image I’m not a securities lawyer. The U.S. Securities and Exchange Commission may or may not be able to force Amazon to release the raw Kindle unit sales numbers, but Jeff Bezos and friends sure as hell had better stop playing games with investors and consumers.

Technically an Amazon news release was right on the money in saying the Kindle unit sales growth rate tripled after the lowering of the Kindle 2’s price from $259 to $189. But that’s not the same as triple unit sales. Paul Story has explained the difference (go here and here), and hats off to him and others for this catch and additional analysis of Amazon’s ballyhoo (also see TeleRead Editor Paul Biba’s own skepticism). Our headline now reads, “Kindle growth rate triples,” rather than, “Kindle sales triple.” Significantly, TeleRead was not alone. For example, I see that Slate’s Big Money site still says: “With three times as many Kindles selling, the number of Kindle editions is growing at a geometric rate to the increase in device sales." B.M was wrong about the “three times,” if nothing else. Hello, SEC? Think of ordinary investors.

Luckily Paul Story was around to help alert us to Amazon’s tricks. The value of this blog isn’t just in the original posts, but in community members’ comments like his, and while I’m no longer editing TeleRead, I’m pleased to see members’ outspokenness persist. To share the Amazon release with you in a timely way, Paul Biba put it online without detailed analysis. But as he would undoubtedly see it, a release should be just a starting point for discussion. This is a major difference between dead-tree publications and interactive media.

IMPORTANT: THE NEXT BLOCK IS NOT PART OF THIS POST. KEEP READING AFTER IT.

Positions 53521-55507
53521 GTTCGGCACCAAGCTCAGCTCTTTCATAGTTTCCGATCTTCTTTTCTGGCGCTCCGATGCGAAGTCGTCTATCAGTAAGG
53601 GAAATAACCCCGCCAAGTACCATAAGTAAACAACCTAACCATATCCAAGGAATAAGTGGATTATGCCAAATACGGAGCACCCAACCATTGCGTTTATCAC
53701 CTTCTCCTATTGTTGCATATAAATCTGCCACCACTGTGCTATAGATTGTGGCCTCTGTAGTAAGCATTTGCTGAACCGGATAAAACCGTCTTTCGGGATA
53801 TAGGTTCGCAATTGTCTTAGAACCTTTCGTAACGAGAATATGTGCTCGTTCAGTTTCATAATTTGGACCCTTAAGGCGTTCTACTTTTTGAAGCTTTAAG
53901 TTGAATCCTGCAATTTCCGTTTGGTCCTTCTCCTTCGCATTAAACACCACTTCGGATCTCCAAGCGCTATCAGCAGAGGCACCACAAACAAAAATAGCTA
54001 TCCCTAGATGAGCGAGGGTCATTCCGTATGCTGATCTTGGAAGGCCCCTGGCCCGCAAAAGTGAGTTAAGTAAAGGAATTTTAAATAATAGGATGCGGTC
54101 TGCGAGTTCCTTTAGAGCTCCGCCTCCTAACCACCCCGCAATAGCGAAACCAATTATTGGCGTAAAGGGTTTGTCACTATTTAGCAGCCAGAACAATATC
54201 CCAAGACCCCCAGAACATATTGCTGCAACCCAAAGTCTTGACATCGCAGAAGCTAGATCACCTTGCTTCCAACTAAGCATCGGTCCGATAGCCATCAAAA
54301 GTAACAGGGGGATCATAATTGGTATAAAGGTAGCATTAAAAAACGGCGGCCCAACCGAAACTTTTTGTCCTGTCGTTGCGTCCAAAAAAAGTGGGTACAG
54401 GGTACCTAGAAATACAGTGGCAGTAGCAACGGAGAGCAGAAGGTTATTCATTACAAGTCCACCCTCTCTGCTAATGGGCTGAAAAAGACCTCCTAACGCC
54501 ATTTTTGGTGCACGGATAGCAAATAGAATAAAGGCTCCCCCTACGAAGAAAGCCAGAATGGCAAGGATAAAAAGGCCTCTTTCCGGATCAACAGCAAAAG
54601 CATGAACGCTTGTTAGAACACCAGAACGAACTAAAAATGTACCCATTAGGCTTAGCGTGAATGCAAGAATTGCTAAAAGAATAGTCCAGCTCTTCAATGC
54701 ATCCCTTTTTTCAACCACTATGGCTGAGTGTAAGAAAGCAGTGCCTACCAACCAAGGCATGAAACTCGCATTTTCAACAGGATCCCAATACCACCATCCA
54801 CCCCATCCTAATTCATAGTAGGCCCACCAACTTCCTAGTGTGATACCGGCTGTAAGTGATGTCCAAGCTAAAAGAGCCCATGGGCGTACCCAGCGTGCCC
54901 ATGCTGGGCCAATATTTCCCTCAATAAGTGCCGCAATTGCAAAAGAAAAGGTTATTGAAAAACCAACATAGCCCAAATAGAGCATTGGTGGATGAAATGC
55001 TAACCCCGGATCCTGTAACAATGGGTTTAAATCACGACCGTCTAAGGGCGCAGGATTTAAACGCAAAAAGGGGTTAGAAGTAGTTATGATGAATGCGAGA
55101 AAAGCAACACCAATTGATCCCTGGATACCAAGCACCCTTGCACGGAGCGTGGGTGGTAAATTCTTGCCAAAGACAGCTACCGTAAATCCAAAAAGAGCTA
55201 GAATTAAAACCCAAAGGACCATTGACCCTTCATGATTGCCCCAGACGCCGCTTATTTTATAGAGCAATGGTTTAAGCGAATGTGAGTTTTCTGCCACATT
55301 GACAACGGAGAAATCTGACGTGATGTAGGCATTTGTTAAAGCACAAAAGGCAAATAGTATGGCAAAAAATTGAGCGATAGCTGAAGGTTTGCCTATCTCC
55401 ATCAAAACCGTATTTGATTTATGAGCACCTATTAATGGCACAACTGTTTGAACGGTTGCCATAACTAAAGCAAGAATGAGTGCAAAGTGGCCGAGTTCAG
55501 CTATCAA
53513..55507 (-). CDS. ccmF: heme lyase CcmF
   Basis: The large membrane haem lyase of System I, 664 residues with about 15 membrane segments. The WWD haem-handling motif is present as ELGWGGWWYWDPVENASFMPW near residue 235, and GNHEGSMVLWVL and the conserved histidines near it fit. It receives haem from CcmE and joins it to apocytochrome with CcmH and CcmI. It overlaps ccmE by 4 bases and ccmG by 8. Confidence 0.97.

Meanwhile, think of the investors and consumers who are not reading the Amazon stats in TeleRead and hence are not benefiting from the closer look that our savvy community members can help provide. Post Enron and post Madoff, the SEC needs to be more aggressive in protecting investors. I doubt that Amazon is Enron II, I know  it has many virtues and, in fact, I’m a steady customer. But I’d feel better about the company if it stopped teasing us with data like sales growth rates without providing more context. Raw unit sales numbers for the Kindle, please.

Just what the devil were the unit sales rates growing from? Bacteria colonies multiply fast. But that doesn’t necessarily mean that tomorrow they will be the size of Alaska, not when bacteria are small to begin with. Some might say, “Well, other companies do the same as Amazon.” If so, then that’s just one more indication of the need for the SEC to serve Main Street rather than Wall Street—especially in policing industries as complicated as e-bookdom and publishing in general.


  1. I’m not a securities lawyer either, but I don’t believe that a company has to separate any particular source of revenue until that source of revenue is 10% or more of total revenues. Outside of that requirement, companies release numbers when they see a competitive advantage to doing so. Apple releases iPad numbers because they want to discourage other entries to the market. Microsoft didn’t release Kin numbers because they were bad.

    Amazon’s press release clearly said growth rate; I don’t see how that is “playing games.”

  2. Thanks for the attribution, David.